Historic Montezuma silver mine opened for tour
August 8, 2010
MONTEZUMA, Colorado – The Snake River valley’s last operational mine was opened on Saturday for events honoring its owner.
Jim Martin mined silver, and some lead and zinc, from the Burke-Martin Mine in the 1950s and ’60s. He nearly re-opened it in the 1980s, but a series of setbacks including lower prices kept the mine from returning to full capacity.
Some minor mining occurred into the mid-1990s, but it is no longer operational.
“There’s still a lot of ore up here,” said Robert Martin, Jim’s son, adding that “thousands of tons of silver” have been extracted.
The silver veins run from 24 inches wide to thin enough to be invisible.
Robert Martin works in engineering at the Climax Molybdenum at the border of Summit and Lake counties.
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Dave Harmin of Montezuma worked in the Burke-Martin Mine for about nine years in the ’80s and ’90s.
“It was a nice place to work,” he said, adding that it was safer than other mines.
He said most of the mining was done in the winter, but the cool temperatures in the shafts are consistent year-round.
“(There were) beautiful specimens of raw silver and wire silver,” he said.
Harmin now works in mine safety and reclamation.
Much of the mining equipment is still scattered at the site south of Montezuma. The doors of an airport hangar were used to build the entrance to the mine, and they continue to stand after several decades.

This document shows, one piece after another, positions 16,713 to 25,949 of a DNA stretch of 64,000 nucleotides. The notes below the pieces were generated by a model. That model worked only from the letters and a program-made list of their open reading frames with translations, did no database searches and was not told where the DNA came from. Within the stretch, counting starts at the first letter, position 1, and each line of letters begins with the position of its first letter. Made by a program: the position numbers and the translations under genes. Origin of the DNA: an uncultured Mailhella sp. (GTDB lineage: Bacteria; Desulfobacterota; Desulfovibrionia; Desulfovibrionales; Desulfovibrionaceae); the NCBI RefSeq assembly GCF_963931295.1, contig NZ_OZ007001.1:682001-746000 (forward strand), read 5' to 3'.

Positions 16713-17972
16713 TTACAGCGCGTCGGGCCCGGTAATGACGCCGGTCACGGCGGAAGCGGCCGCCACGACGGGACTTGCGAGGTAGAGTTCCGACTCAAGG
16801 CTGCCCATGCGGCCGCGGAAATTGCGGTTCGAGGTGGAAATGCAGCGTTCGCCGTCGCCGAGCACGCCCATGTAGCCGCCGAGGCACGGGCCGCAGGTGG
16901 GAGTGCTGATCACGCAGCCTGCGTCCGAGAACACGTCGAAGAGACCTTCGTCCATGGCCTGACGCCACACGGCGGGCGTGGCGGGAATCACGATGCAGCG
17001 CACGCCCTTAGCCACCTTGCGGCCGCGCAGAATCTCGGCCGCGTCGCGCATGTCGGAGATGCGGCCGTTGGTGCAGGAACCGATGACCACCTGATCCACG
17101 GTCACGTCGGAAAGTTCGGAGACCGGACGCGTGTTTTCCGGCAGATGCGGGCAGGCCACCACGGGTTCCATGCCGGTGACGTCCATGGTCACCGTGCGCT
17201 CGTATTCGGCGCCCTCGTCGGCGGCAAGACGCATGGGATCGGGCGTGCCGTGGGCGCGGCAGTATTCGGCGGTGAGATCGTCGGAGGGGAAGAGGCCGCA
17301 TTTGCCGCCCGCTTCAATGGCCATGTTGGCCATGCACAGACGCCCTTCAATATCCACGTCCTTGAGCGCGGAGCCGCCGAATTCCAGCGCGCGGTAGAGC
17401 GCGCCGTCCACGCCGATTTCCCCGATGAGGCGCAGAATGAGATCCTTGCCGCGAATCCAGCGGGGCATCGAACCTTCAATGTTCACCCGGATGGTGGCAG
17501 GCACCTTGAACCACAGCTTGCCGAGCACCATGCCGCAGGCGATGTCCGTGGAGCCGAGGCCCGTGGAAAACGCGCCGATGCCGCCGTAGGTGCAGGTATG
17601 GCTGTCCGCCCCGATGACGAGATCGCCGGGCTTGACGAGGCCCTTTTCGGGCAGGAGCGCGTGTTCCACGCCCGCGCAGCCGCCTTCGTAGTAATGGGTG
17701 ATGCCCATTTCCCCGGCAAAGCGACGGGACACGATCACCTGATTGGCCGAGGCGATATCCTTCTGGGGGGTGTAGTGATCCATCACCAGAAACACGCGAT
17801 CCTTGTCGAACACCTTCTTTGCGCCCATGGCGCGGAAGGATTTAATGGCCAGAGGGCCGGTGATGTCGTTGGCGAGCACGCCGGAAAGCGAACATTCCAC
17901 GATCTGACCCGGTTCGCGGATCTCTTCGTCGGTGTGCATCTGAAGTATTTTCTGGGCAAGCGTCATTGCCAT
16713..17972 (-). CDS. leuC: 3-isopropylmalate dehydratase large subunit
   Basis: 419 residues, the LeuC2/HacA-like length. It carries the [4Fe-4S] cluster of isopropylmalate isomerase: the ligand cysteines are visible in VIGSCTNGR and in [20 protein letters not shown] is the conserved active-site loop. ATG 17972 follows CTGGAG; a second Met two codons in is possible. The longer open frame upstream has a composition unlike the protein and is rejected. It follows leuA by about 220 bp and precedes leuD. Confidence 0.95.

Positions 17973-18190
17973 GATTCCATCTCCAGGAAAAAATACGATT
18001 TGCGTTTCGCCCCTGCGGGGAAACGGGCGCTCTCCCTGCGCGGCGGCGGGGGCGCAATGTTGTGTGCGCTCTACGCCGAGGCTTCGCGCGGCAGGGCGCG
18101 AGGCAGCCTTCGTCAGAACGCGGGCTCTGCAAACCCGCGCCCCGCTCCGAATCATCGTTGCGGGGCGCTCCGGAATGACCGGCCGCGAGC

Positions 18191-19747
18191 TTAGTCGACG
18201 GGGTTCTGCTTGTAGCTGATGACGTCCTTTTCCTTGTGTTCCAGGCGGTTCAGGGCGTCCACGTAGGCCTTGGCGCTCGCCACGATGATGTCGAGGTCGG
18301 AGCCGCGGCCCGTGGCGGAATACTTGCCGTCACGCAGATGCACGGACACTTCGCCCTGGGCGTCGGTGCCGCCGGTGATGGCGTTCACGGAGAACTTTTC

The doors were opened Saturday and the roughly 40 onlookers had a chance to take a peek at the mine shaft’s 8 foot by 8 foot entrance. The tunnel goes back about 1,700 feet.
The mine was discovered in 1866.
Jim Martin came to Montezuma from Indiana at age 17 in 1947 because his family had inherited it from the founders, who didn’t have any children.
Dave Spencer with Summit Historical Society said the mine is the most documented of any of the area’s historic mines.
“It’s going to be some Ph.D.’s thesis some day,” he said.
Tracy Martin, Jim’s daughter, said the family has kept extensive documentation dating back to the 1840s. Most other mines’ documents were repurposed.
“Old documents were used as insulation in walls,” she said.
The Martins this year donated the documents to the Summit Historical Society.
Friends and family came to the mine Saturday for the tour and Jim Martin’s 80th birthday celebration.
A memorial plaque on a rock in Montezuma was unveiled that afternoon in honor of Delbert Tolen (1930-2004), who worked at the mine with Jim Martin, his best friend, in the 1940s.
SDN reporter Robert Allen can
be contacted at (970) 668-4628 or firstname.lastname@example.org.